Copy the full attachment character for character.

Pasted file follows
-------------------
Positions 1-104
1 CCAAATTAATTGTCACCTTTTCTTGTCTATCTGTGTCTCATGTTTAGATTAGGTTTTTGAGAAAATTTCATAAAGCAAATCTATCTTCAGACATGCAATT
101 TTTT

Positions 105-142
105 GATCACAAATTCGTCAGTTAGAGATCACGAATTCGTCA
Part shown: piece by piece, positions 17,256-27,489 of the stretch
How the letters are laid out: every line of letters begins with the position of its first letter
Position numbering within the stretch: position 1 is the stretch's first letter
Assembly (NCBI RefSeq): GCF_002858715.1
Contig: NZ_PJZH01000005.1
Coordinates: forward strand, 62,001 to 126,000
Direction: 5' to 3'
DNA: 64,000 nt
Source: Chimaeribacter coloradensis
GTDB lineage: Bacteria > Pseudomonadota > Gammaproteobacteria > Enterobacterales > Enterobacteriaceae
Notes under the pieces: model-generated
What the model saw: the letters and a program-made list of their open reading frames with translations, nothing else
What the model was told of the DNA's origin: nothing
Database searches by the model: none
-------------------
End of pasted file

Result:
Positions 1-104
1 CCAAATTAATTGTCACCTTTTCTTGTCTATCTGTGTCTCATGTTTAGATTAGGTTTTTGAGAAAATTTCATAAAGCAAATCTATCTTCAGACATGCAATT
101 TTTT

Positions 105-142
105 GATCACAAATTCGTCAGTTAGAGATCACGAATTCGTCA
Part shown: piece by piece, positions 17,256-27,489 of the stretch
How the letters are laid out: every line of letters begins with the position of its first letter
Position numbering within the stretch: position 1 is the stretch's first letter
Assembly (NCBI RefSeq): GCF_002858715.1
Contig: NZ_PJZH01000005.1
Coordinates: forward strand, 62,001 to 126,000
Direction: 5' to 3'
DNA: 64,000 nt
Source: Chimaeribacter coloradensis
GTDB lineage: Bacteria > Pseudomonadota > Gammaproteobacteria > Enterobacterales > Enterobacteriaceae
Notes under the pieces: model-generated
What the model saw: the letters and a program-made list of their open reading frames with translations, nothing else
What the model was told of the DNA's origin: nothing
Database searches by the model: none